Postleukemic dysmyelopoiesis

Kathy Foucar, William P. Vaughan, James O. Armitage, Shivanand Patil, Fred Dick, Judith E. Karp

Research output: Contribution to journalArticlepeer-review

16 Scopus citations


The morphologic and clinical features of four patients who developed significant bone marrow and blood dyspoiesis after successful chemotherapy for acute nonlymphocytic leukemia (ANLL) are described. This postleukemic dyspoiesis developed 1‐6 months after leukemia induction therapy and persisted for 5‐20 months in a relatively stable state. This period of prolonged dyspoiesis was not associated with rising myeloblast counts or clinical evidence of relapse. Dyspoietic abnormalities developed while two patients were receiving maintenance chemotherapy; the other two patients received no maintenance therapy. The dyspoietic changes in these four patients greatly exceeded those noted in a control group of ANLL patients on maintenance chemotherapy. The morphologic features of postleukemic dysmyelopoiesis were similar to those described in preleukemic dysmyelopoietic disorders. Erythroid abnormalities included hyperplasia with ring sideroblasts, megalobalstic changes, and cytoplasmic PAS reactivity. Myeloid abnormalities consisted of left‐shifted granulopoiesis with hyper‐ and hyposegmentation; megakaryocytic abnormalities included hyperplasia with a predominance of hypolobulated forms. Three of the four patients eventually suffered relapse and have died. The fourth patient died of sepsis after 20 months of pancytopenia and hysmyelopoiesis. Theories to explain the development of postleukemic dysmyelopoiesis are presented which emphasize the possibility of drug‐induced leukemia cell differentiation. Cytogenetic studies will be necessary to establish any relationship between ANLL and the subsequent postleukemic dysmyelopoiesis.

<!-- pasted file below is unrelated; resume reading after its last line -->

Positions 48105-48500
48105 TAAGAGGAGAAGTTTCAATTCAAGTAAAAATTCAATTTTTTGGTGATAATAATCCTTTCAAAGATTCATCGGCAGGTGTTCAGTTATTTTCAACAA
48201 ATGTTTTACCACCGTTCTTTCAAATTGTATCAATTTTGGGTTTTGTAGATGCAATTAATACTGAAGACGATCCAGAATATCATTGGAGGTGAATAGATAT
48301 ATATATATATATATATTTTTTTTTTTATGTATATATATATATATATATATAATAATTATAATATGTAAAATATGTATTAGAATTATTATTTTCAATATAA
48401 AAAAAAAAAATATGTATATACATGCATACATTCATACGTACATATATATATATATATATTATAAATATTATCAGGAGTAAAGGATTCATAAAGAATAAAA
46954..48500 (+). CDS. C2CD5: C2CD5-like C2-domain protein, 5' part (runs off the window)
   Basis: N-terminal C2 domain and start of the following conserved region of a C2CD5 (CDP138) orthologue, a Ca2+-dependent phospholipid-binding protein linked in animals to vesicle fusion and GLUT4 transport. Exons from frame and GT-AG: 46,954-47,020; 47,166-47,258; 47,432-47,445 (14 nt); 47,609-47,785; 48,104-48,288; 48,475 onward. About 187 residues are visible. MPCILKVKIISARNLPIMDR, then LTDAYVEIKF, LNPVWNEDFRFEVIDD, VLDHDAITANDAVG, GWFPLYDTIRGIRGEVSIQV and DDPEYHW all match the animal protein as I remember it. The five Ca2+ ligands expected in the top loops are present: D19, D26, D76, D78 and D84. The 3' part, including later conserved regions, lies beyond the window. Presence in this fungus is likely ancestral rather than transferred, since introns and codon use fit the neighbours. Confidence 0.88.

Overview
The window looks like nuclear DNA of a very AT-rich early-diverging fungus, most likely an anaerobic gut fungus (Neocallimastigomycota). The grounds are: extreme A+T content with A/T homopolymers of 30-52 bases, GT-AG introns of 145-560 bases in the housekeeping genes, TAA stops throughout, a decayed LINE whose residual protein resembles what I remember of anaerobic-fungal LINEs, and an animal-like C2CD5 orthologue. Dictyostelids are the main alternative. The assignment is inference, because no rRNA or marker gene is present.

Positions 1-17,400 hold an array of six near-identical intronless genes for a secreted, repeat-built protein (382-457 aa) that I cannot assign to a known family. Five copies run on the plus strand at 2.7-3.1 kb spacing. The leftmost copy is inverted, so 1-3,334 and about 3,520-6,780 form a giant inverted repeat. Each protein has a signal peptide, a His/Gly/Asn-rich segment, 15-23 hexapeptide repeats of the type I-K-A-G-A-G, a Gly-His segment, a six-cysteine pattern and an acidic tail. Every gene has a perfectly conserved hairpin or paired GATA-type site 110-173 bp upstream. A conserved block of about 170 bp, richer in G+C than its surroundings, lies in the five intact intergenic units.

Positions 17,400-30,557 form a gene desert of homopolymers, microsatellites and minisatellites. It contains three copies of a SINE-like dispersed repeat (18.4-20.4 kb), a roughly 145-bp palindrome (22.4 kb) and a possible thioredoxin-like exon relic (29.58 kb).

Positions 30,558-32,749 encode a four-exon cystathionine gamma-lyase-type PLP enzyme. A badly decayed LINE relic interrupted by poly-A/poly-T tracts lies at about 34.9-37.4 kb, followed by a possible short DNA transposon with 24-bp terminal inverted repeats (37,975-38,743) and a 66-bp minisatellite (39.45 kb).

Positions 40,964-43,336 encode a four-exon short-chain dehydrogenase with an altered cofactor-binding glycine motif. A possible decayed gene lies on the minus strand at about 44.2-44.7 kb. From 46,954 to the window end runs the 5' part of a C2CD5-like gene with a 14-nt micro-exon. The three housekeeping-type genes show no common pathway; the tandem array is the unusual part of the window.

Original languageEnglish (US)
Pages (from-to)321-334
Number of pages14
JournalAmerican Journal of Hematology
Issue number4
StatePublished - Dec 1983
Externally publishedYes


  • dysmyelopoiesis
  • myelodysplasia
  • postleukemic changes

ASJC Scopus subject areas

  • Hematology


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